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Published: 24 October 2018
by MDPI
Journal: Sustainability
Sustainability, Volume 10; https://doi.org/10.3390/su10113858

Abstract:
Reducing the consumption of meat can make a significant contribution to sustainable development. However, at least in Western societies with their already rather high levels of per-capita meat consumption, only a minority of consumers reduces meat intake by following a vegetarian or plant-based diet. To arrive at a differentiated understanding of the conditions of meat avoidance, we empirically assess the importance of a broad set of specific motivations and constraints previously discussed in the literature, including specific benefits, particular constraints, social norms, and a vegetarian self-identity. The analysis is based on a random sample of students at the university of Zurich (Switzerland)—a social group exhibiting a rather high prevalence of plant-based diets and vegetarianism. Researching this young and educated population sheds light on the motivational underpinnings of consumer segments especially willing to reduce meat intake. Data were collected in November and December 2016. We found that a vegetarian self-identity, both injunctive and descriptive social norms, and convenience are the most important direct determinants of meat avoidance among this young and highly educated consumer segment. Furthermore, the results suggest that a vegetarian self-identity mediates the effects of ethical, health-related, and environmental benefits, taste as a constraint and partially the injunctive norm. Pecuniary costs of a vegetarian diet are not significantly correlated with meat avoidance.
Jörg Rössel, Patrick Henri Schenk
Published: 16 August 2017
Journal: Social Problems
Social Problems, Volume 65, pp 266-284; https://doi.org/10.1093/socpro/spx022

Abstract:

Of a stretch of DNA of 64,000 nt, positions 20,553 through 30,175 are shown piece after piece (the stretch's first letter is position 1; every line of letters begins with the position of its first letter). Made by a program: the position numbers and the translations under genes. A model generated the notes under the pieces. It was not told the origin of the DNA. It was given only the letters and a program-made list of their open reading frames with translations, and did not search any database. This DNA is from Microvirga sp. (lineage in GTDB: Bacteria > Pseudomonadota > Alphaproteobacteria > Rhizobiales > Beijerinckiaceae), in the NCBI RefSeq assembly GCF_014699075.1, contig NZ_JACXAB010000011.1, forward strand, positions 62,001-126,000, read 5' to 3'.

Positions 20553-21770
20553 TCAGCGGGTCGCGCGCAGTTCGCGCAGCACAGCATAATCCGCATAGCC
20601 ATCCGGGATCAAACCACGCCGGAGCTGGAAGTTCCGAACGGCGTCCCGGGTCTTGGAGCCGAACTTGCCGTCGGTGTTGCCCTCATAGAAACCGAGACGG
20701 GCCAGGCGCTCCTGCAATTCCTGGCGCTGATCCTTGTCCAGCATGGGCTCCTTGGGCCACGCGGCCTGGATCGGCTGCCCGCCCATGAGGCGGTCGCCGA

Political consumption is a flourishing field of research at the intersection of consumer research and political sociology. Political consumption means the consideration of ethical or political motives in the decision to buy certain products. Its main forms are the buying (buycott) of products distinguished by certain ethical or political characteristics such as sustainability, social justice, or corporate responsibility, and the boycott of products that lack such characteristics. However, there is an ongoing discussion about the status of political consumption. Some authors suspect that it may distract citizens from more challenging forms of participation (crowding-out thesis). In contrast, most empirical research has shown that political consumers are also more active than the general population in other forms of political participation. However, this has only been shown for fairly general measures of political consumption and participation. Our contribution to this debate thus focuses on one specific form of political consumption and corresponding forms of participation: activism for the Global South and fair trade consumption, zooming in on the case of Switzerland, where fair trade consumption is quite widespread within the population. Our results show that fair trade consumption is only weakly related to other forms of engagement for Global South issues, thus it does not distract from more challenging forms of engagement, but it is also not part of a more general engaged lifestyle. This is supported by the fact that the motivations and structural underpinnings of other forms of activism for the Global South differ from those of fair trade consumption.